4,000-year-old sanctuary discovered in Central Netherlands

Shrine built to align with the sun on the solstices, archaeologists unearthed the “Stonehenge of Netherlands” alongside a burial mound with human remains and a Mesopotamian bead.
Shubhangi Dua
Archaeologists discover 4000-year-old shrine nicknamed, "the Stonehenge of Netherlands"
Archaeologists discover 4000-year-old shrine nicknamed, "the Stonehenge of Netherlands"

gemeente Tiel / Youtube 

Similar to the stone circle in southern England, Stonehenge, scientists spotted a four-thousand-year-old mythological shrine dedicated to the sun in the central Netherlands near the town of Tiel on Wednesday. 

The burial mound that served as a solar calendar also harbored animal skeletons, human skulls, and valuable items such as a bronze spearhead, which was found in areas where the sun shone through the openings on the longest and the shortest days of the year. 

The Guardian reported that the mound contained the remains of about 60 men, women, and children at the excavated site.

“The sanctuary consisted of several earthen hills, it must have been a momentous place as people kept track of special days in the year, performed rituals, and buried their dead there and rows of poles stood along pathways used for processions,” the Municipality of Tiel said. 

Watch this government curated video about the archaeological findings with illustrations below (the commentary is in Dutch).

Momentous discoveries

The shrine has been in use for 800 years, adds the Municipality of Tiel, the main days being June 21, the summer solstice (longest day), and December 21, the winter solstice (shortest day).

Researchers also said that people used the holy shrine to determine significant dates such as festivals and harvest days

Another important discovery at the archaeological site was a glass bead. The origin of the bead has been traced back to Mesopotamia. (now Iraq). It was located in the oldest part of the burial field.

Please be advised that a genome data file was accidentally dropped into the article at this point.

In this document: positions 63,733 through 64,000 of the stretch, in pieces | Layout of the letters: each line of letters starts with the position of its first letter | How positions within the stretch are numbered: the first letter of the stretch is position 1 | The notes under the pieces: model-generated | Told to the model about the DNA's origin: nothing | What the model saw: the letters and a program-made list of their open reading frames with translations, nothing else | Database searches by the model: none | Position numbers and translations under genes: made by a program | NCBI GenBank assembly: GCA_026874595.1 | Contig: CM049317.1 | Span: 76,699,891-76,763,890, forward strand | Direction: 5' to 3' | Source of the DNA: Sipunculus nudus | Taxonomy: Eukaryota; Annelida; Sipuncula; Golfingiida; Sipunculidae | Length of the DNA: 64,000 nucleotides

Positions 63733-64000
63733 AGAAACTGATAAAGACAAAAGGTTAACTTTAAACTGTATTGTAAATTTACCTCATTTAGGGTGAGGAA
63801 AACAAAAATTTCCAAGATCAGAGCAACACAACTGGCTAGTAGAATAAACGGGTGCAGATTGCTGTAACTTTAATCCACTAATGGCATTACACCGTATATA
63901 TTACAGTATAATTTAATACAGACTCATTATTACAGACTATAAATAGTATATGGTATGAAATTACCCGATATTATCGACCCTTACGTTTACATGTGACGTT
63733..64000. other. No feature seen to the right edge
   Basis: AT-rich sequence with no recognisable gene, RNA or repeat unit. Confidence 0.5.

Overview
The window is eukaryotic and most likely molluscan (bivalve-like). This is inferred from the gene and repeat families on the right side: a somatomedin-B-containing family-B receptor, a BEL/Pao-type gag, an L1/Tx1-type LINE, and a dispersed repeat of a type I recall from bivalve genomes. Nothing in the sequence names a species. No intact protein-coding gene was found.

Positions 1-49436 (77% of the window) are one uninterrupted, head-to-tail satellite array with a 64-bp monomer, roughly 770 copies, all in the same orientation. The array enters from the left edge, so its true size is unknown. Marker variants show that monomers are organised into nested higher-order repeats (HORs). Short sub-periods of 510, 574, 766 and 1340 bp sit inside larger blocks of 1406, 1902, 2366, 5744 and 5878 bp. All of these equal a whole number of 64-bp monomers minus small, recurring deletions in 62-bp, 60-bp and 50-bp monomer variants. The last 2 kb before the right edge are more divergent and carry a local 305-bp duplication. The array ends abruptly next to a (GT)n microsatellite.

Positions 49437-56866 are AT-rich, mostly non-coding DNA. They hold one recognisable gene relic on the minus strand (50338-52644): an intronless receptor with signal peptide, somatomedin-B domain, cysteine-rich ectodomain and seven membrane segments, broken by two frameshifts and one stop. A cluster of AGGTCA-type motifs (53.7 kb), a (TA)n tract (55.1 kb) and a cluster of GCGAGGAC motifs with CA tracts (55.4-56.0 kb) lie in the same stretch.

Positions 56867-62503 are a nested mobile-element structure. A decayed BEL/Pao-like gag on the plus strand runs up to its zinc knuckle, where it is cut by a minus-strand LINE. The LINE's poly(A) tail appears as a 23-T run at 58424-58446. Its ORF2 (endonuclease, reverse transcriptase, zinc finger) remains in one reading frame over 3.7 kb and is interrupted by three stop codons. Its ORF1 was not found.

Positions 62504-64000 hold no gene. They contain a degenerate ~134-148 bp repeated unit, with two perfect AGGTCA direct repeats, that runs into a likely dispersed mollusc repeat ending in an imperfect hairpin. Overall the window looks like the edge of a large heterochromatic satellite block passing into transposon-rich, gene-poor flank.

“It shows that the inhabitants of this area had contact with people almost 5000 kilometers away 4000 years ago,” stated the municipality.

Stijn Arnoldussen, a professor at the University of Groningen said that since glass was not manufactured in the Netherlands back then, the bead must have been a spectacular item for people to witness as the material was unknown. 

“Things were already being exchanged in those times. The bead may have been above ground for hundreds of years before it reached Tiel, but of course, it didn’t have to be,” Arnoldussen said.

Lengthy exploration

Between November 2016 and September 2017, scientists conducted the largest archaeological excavation in Betuwe since the Betuwe Line project in the late 90s. The excavation took place as part of research for the expansion of the Medel business park.

Archaeologists made the discovery after six years of research as more than a million finds were excavated. The findings dated back to the Stone Age, the Bronze Age, the Iron Age, the Roman Empire, and the Middle Ages, The Guardian reports.

After the completion of the excavation, the site was covered again to allow construction work. 

The Municipality of Teil said that some of the discoveries will be displayed at a local museum in Tiel and the Dutch National Museum of Antiquities.

To view the findings imminently, the local authorities said that a temporary presentation has been set up in the Flipje en Streekmuseum in Tiel until 20 October this year.